A new study has shown that road traffic noise causes bat activity to decrease by about two thirds and suggests that the negative effects could be felt considerable distances from the source.
Researchers from the University of Sussex conducted the first controlled field experiment to investigate the effects of traffic noise on both bat activity and feeding behaviour, working with five different bat species.
When recorded road noise was played, they found that the activity of all bats declined by around two thirds, with feeding behaviour also impacted.
Professor of Environmental Biology Fiona Mathews said: “Bats use special high frequency calls known as ultrasound to effectively ‘see’ in the dark using echolocation.
“We tested whether ultrasonic sounds from vehicles were the problem but actually found that most of the response was to audible noise.
“This type of noise resulted in aversive responses in all the bat species tested, whereas responses to ultrasonic noise were restricted to just a single species.
“Therefore, just like us, bats are likely to find audible road noise an irritation — something they would prefer to avoid rather than it jamming their echolocation.
“This is important as it means we could expect to see negative effects continue at a considerable distance from the road. We know that lower frequency road noise travels well beyond 50 metres – the scale at which ecological impact assessments are conducted.”
Road traffic is growing rapidly across the globe and predicted to double in the UK by 2050. For wildlife, this means increased risk of road traffic accidents but also wider effects due to light and sound pollution.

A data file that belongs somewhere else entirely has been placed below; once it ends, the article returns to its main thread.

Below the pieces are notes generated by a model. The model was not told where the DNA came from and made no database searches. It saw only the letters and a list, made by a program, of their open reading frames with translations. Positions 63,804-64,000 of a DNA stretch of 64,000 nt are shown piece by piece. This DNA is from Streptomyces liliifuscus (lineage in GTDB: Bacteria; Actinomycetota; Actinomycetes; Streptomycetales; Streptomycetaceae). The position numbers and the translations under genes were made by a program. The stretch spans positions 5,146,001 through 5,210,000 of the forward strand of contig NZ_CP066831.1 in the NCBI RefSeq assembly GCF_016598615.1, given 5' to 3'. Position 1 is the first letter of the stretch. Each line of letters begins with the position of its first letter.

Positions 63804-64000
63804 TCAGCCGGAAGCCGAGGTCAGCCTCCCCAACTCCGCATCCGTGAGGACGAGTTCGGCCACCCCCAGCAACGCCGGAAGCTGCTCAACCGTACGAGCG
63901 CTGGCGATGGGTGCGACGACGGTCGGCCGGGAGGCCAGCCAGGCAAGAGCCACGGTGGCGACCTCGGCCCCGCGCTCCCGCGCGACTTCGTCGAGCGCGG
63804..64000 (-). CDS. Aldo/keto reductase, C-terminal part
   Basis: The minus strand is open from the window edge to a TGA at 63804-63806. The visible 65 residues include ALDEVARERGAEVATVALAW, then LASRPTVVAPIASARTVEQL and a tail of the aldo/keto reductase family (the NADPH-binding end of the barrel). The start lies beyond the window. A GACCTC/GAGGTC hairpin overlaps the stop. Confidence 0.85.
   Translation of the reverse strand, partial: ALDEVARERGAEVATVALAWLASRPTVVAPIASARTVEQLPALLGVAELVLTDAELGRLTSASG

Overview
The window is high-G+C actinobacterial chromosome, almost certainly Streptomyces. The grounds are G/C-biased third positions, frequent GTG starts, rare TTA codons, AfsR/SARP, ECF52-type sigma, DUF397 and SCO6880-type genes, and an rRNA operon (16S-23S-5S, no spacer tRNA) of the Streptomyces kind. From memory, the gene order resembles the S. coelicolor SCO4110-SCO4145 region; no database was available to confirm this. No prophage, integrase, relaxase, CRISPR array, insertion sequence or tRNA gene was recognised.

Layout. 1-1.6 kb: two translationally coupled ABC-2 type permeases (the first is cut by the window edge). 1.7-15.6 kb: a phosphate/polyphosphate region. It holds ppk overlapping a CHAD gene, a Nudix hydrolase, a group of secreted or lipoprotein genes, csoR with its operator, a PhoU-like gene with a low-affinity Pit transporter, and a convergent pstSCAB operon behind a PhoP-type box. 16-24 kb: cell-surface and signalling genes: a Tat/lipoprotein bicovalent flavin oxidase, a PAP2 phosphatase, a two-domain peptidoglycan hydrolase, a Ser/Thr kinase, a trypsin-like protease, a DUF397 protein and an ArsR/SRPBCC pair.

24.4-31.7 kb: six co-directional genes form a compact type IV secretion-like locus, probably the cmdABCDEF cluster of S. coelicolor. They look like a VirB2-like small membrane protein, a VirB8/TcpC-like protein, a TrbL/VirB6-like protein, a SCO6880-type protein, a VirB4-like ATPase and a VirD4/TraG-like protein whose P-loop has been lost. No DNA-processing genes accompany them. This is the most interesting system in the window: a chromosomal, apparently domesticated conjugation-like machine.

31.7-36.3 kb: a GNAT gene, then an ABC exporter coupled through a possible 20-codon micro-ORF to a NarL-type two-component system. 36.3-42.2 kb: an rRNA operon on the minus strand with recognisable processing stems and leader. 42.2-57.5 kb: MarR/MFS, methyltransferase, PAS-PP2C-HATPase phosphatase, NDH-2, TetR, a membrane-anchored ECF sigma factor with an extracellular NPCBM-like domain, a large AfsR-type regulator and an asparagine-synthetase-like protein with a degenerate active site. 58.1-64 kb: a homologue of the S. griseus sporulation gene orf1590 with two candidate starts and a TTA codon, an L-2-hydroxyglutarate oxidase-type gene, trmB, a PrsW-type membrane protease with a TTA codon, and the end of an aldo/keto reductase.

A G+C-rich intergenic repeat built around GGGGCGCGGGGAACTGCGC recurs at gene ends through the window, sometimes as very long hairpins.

While it is known that the behaviour of birds can be altered by traffic noise, as they sing louder and are less responsive to alarm calls, to date there has been little research into the impact on other wildlife.
By creating a controlled ‘phantom road experiment’, Professor Fiona Mathews and Domhnall Finch from the University of Sussex, alongside Dr Henry Schofield from Vincent Wildlife Trust, joint funder of the research, were able to disentangle the impacts of traffic noise from other factors and demonstrate the type of impact it can have on bat assemblages.
Dr Schofield added: “In recent years, we have become increasingly aware that bat species face barriers in the landscape that impede their ability to access suitable feeding areas and reduce their chances of survival. Along with habitat fragmentation and artificial lighting at night, this research has added road noise to the list of anthropogenic factors reducing habitat quality for these protected species.”
Their results, published online by Environmental Pollution, suggest that Ecological Impact Assessments are needed wherever there are significant increases in traffic flow – and not just when new roads are built.
Domhnall Finch, the PhD student who undertook the work commented: “Under current legislation, all new major roads schemes have to undertake an Environmental Impact Assessment (EIA) to examine the potential negative effects the road could have on wildlife.
“These assessments quite often focus on the direct impacts, such as habitat loss or collisions, and methods of mitigating these impacts. However, future assessments also need to be undertaken when there is a predicted negative impact on behaviour, incorporating assessments of such indirect impacts on wildlife.”
Bats play an important role in the environment, helping to control pest insects and pollinating plants and spreading their seeds.
As reports show that the Covid-19 lockdown has caused road travel to plummet by as much as 73%, the researchers are now hoping to monitor whether bat activity around roads actually increases when traffic density is decreased.
The study was published in University of Sussex by Stephanie Allen